Yesterday, I started telling you about our daughter’s recent “Mardi Gras”-themed 11th birthday party. In addition to our beautiful “king cake”, we also had iced sugar cookies striped with purple, green, and yellow decorating sugar, fruit skewers with red and green grapes and yellow pineapple, Zapp’s Voodoo potato chips (made in New Orleans), and Muffuletta pinwheel sandwiches. The girls washed it all down with Barq’s Root Beer, which originated in, you guessed it, New Orleans.
A traditional muffuletta sandwich is made on a round loaf of bread topped with sesame seeds. It is layered with olive salad, mortadella, salami, ham, mozzarella, and provolone cheese. The girls insist on having one from Central Grocery every time we go to New Orleans, along with beignets from Café Du Monde. We decided to try to make a pinwheel sandwich in the style of a muffuletta sandwich. We chopped up green and kalamata olives in the food processor and stirred them into whipped cream cheese. Then we spread the cream cheese mixture onto large flour tortillas and topped with ham, salami, and provolone cheese. We rolled them up, wrapped tightly in plastic wrap, stored them overnight in the refrigerator and then sliced them into pinwheels before serving. They were a huge hit.
When the guests arrived we had them make their own Mardi Gras masks and pose for photos. It’s impressive what girls can do with some feathers, glitter, jewels, and beads. The masks were beautiful.
We also played some Mardi Gras inspired party games. Instead of “hot potato” we played “Pass the Baby”. The girls stood in a circle with their backs facing the inside of the circle. When the music started they had to pass the baby around the circle and whoever was in possession of the baby when the music stopped was “out”. The game turned out much more exciting and violent (at least from the baby’s standpoint) than I had expected. The girls voted to repeat the game several more times even without prizes. We also played “freeze dance” to Mardi Gras music provided by Pandora. Who knew they had a New Orleans-style jazz channel? Not me, until the night before the party. The girls also enjoyed several rounds of “MARDI” (our revised version of BINGO). A memory tray which included items such as a fleur de lis, sheet music, a trolley car, beads, purple, yellow, and green crayons to name a few items. The girls got one minute to look at the items on the tray and then it was removed. They then had two minutes to write down as many items as they could remember. They also played: how many words can you make out of the letters in “Presley’s Mardi Gras Party” (19 in 3 minutes in case you were wondering).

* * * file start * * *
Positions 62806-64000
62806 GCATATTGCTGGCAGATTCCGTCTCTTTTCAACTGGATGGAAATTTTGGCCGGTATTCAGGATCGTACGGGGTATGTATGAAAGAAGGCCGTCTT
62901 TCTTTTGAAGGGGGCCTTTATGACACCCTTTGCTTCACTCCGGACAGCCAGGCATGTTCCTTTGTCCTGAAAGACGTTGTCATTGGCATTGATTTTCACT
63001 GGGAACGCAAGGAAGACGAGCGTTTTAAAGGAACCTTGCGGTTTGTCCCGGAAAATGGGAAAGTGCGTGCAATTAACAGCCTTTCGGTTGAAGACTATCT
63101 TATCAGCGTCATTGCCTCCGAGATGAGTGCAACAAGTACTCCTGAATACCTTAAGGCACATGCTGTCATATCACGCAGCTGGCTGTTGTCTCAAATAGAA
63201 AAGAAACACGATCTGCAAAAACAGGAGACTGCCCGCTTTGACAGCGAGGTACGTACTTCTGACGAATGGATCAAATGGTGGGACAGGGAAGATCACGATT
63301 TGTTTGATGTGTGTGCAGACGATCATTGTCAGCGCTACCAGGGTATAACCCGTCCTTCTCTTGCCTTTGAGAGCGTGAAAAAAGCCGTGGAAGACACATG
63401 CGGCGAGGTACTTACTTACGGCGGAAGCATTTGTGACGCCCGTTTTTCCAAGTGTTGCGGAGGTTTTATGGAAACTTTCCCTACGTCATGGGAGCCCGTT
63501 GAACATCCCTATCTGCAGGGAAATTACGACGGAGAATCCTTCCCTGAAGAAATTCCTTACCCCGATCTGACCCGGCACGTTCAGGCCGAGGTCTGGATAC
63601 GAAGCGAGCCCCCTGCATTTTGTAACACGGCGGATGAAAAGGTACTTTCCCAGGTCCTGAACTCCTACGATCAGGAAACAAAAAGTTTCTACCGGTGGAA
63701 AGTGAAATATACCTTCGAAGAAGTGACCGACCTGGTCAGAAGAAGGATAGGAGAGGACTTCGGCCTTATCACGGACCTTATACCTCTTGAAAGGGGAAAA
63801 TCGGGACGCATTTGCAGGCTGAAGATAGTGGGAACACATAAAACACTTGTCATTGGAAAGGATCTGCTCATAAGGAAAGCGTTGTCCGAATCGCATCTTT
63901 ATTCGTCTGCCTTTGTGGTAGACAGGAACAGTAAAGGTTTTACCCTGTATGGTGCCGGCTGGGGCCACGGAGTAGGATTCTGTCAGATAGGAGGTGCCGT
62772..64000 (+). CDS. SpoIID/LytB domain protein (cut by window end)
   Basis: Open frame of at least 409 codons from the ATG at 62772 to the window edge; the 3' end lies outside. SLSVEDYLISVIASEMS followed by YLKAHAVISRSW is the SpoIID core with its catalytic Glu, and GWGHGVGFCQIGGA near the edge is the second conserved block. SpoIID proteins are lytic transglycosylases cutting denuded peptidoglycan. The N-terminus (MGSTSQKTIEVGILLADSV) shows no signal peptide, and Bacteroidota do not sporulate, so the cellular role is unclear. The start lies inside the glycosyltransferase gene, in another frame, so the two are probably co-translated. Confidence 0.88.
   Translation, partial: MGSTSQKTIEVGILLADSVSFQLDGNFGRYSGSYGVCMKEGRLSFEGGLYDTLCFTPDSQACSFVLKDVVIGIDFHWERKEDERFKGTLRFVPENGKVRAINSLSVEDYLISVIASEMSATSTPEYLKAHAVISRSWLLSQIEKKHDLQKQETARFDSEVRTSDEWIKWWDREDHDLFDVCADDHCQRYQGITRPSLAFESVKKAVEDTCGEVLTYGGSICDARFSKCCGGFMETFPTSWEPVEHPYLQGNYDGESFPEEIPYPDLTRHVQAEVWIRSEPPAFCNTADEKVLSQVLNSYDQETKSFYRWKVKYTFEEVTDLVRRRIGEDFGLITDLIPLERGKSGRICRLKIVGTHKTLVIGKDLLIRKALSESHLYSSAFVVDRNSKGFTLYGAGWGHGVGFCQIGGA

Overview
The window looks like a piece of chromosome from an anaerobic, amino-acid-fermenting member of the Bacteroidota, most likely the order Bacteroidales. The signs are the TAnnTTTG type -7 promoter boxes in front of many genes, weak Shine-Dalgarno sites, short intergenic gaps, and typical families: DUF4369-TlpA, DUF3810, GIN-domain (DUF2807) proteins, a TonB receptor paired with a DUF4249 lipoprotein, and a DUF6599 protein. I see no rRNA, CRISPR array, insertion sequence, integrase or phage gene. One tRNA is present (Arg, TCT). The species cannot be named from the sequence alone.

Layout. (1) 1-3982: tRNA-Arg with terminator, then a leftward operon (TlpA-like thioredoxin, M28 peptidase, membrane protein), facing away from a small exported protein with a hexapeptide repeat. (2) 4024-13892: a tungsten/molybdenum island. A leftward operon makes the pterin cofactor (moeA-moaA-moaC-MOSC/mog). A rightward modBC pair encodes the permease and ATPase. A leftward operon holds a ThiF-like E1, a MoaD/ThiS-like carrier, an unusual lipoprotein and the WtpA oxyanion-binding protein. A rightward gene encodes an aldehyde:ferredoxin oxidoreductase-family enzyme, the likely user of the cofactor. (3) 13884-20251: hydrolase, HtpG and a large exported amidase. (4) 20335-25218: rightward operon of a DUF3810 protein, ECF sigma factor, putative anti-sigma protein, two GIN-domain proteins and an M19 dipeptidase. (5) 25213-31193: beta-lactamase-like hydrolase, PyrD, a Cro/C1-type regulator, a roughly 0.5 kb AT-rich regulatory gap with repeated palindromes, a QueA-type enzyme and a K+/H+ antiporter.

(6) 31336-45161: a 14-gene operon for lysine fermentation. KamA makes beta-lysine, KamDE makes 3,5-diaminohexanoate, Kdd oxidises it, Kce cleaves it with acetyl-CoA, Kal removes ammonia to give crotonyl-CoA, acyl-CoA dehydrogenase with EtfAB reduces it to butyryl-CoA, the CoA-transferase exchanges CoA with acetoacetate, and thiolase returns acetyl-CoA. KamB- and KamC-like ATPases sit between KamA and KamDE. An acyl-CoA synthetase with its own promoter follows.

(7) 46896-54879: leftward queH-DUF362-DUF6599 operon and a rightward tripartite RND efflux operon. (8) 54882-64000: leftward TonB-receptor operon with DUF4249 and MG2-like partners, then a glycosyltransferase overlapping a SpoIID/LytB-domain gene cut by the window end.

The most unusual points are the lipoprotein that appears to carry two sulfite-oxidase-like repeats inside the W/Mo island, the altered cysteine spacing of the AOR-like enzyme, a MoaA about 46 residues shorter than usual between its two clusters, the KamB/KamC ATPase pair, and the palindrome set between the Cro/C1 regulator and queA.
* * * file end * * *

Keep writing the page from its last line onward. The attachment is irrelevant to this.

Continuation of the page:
All in all, I think it was a successful party and the guests left us with a little better understanding of New Orleans, its food, its music, and its celebrations. A whole lot of fun with some learning snuck in. What more could a parent hope for?